For the past sixty-plus years, folks around North America, and perhaps the rest of the world, enter into the month of December "dreaming of a white Christmas" even though the odds for one are long in many areas of the United States. The sentiments became a part of the popular culture in 1942 when crooner Bing Crosby introduced the song White Christmas, written by famed composer Irving Berlin in 1940, in the 1942 musical Holiday Inn. In the film, he sings the Oscar-winning song in a duet with Marjorie Reynolds. But as a single record, Crosby's solo version sold more than fifty million copies. Prior to White Christmas, secular Christmas songs were not popular. Today, they top the most heard of the holiday music.
Winter Begins by Keith C. Heidorn,
Watercolour Painting on Paper
©2006, All Rights Reserved, Artist's Collection.
As the story goes, Berlin, a Russian-Jewish immigrant, wrote the song in early 1940. One of the Tin Pan Alley/Broadway songwriters, he had experienced great difficulty writing a serious Christmas song, then came up with a more light-hearted theme. It was often Irving's custom to work all night. The following morning, he went to his office and told his musical secretary, "Grab your pen and take down this song. Not only is it the best song I ever wrote, it's the best song anybody ever wrote."
His original verse poked fun at a Southern Californian who longs for the "traditional" Christmas he had remembered in climes not filled with palm trees and orange groves.
"The sun is shining.
The grass is green.
The orange and palm trees sway.
There's never been such a day
In Beverly Hills, L.A.
But it's December the twenty-fourth,
And I'm longing to be up north. "
Berlin would later drop that verse and build a new one around the now-famous chorus.
The song filled a yearning for an idealized New England past "just like the ones I used to know" that conjured up a Currier and Ives picture of the joys of sleigh rides and snowflakes amid the cozy warmth of happy homes and blazing hearths so desired during this time of world unrest. The singer recalls the past beauty of a day "Where the treetops glisten and children listen to hear sleigh bells in the snow." Interestingly, it is rather more sad than joyous compared to the raucous Frosty the Snowman and Santa Claus Is Coming To Town or image-rich Winter Wonderland, for example.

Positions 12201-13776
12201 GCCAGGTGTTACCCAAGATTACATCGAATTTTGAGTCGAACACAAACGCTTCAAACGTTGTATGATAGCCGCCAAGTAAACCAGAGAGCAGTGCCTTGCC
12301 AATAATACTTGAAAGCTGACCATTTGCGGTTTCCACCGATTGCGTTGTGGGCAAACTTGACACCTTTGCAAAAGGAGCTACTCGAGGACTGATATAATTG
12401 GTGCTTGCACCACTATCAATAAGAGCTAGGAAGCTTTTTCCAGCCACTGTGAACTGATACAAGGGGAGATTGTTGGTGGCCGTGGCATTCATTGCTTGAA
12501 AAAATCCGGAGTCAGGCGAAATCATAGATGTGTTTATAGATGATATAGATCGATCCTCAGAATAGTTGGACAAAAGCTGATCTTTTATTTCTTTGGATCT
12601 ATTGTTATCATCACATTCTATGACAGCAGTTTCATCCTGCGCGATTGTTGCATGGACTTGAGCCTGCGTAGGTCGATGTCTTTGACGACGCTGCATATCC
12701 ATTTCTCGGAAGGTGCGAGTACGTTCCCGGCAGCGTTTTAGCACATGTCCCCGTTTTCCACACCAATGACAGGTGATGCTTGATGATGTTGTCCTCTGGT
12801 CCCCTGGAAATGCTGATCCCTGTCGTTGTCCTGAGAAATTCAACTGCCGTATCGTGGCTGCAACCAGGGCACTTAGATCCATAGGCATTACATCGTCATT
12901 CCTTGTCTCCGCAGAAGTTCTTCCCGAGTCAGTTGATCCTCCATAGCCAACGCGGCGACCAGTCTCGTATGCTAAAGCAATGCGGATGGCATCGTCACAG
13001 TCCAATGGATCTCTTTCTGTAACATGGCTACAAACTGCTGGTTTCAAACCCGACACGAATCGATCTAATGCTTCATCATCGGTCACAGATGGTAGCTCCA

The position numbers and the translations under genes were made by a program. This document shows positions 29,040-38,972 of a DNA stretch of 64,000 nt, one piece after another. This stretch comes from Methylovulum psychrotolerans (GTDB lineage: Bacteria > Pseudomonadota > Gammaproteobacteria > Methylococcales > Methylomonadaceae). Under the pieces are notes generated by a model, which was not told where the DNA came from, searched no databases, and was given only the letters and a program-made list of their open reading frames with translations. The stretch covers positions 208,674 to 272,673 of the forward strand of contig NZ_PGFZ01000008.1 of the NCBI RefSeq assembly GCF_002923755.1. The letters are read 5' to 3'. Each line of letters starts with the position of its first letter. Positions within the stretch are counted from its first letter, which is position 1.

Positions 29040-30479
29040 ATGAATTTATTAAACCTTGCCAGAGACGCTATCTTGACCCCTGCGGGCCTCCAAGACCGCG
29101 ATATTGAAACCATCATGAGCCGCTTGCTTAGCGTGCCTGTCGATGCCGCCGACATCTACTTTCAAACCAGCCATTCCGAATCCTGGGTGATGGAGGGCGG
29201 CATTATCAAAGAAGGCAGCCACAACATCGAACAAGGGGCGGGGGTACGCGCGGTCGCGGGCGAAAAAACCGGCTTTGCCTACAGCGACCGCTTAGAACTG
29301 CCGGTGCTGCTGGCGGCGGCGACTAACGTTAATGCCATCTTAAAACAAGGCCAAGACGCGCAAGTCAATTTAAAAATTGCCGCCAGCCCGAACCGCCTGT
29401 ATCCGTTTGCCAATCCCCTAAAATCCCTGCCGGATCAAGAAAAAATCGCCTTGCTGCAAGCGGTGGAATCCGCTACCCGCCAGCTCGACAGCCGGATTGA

It has been said that Berlin hated the holiday. If so, he had reason; his infant son Irving Jr, born earlier that month, was found dead in his crib on Christmas Day 1928. When Irving Berlin died at age 101, he had written over 1,250 during his sixty year career including: Alexander's Ragtime Band, Easter Parade, Blue Skies, Puttin’ on the Ritz, and God Bless America.
Crosby was also the first to publicly perform the song, doing so on his top-rated radio show The Kraft Music Hall on the CBS Radio Network in December 1941. Crosby would then record the song for Decca Records in May of the following year with the John Scott Trotter Orchestra and the Ken Darby Singers, reportedly in 18 minutes. When released, the song rose to become a monster hit. It topped the pop charts for eleven weeks in 1942, then returned to the top spot in the post-war holiday seasons of 1945 and 1946 the only single recording to have three separate runs atop the US charts. It made the charts every Christmas season but one from 1942 to 1962.
During the intervening combat years, it remained popular for its comforting images of home and happiness for many GIs and their families back home. Ironically, the version we hear today is not the original recording. The master for that one wore out due to its frequent use. Decca called back Crosby, the Trotter Orchestra and the Darby Singers to re-record the song in March 1947.
The Guinness Book of World Records recognizes Crosby's White Christmas single as the top seller of all-time, having sold more than fifty million copies. It also lists the song itself as a 100-million seller when all versions of the song, including on albums, are counted. It has been recorded by artists ranging from Elvis Presley to Air Supply; from Burl Ives to Charlie Parker; the Crash Test Dummies to the Mormon Tabernacle Choir. Internationally, it has found homes in hundreds of recordings in Dutch, Hungarian, Japanese, Swahili, and Yiddish.
A dozen years after Holiday Inn, Crosby starred in another musical named after the title song. White Christmas. It starred Crosby, Danny Kaye, Rosemary Clooney, and Vera-Ellen, and became the greatest grossing film of 1954: $30 million in 1954, which adjusted to 2004 dollars totals $233 million.
When White Christmas was broadcast over the radio in Vietnam on 30 April 1975, those not in the known must have thought it odd. But the recording was a pre-arranged secret signal to begin the US evacuation of Saigon.
In 2002, the Library of Congress selected the original 1942 version to be one of 50 recordings chosen that year for the National Recording Registry.
"May All Your Christmases Be White."
Keith C. Heidorn, PhD, THE WEATHER DOCTOR,
December 1, 2006
Photos courtesy of NOAA Historic NWS Collection
White Christmas ©2006, Keith C. Heidorn, PhD. All Rights Reserved.
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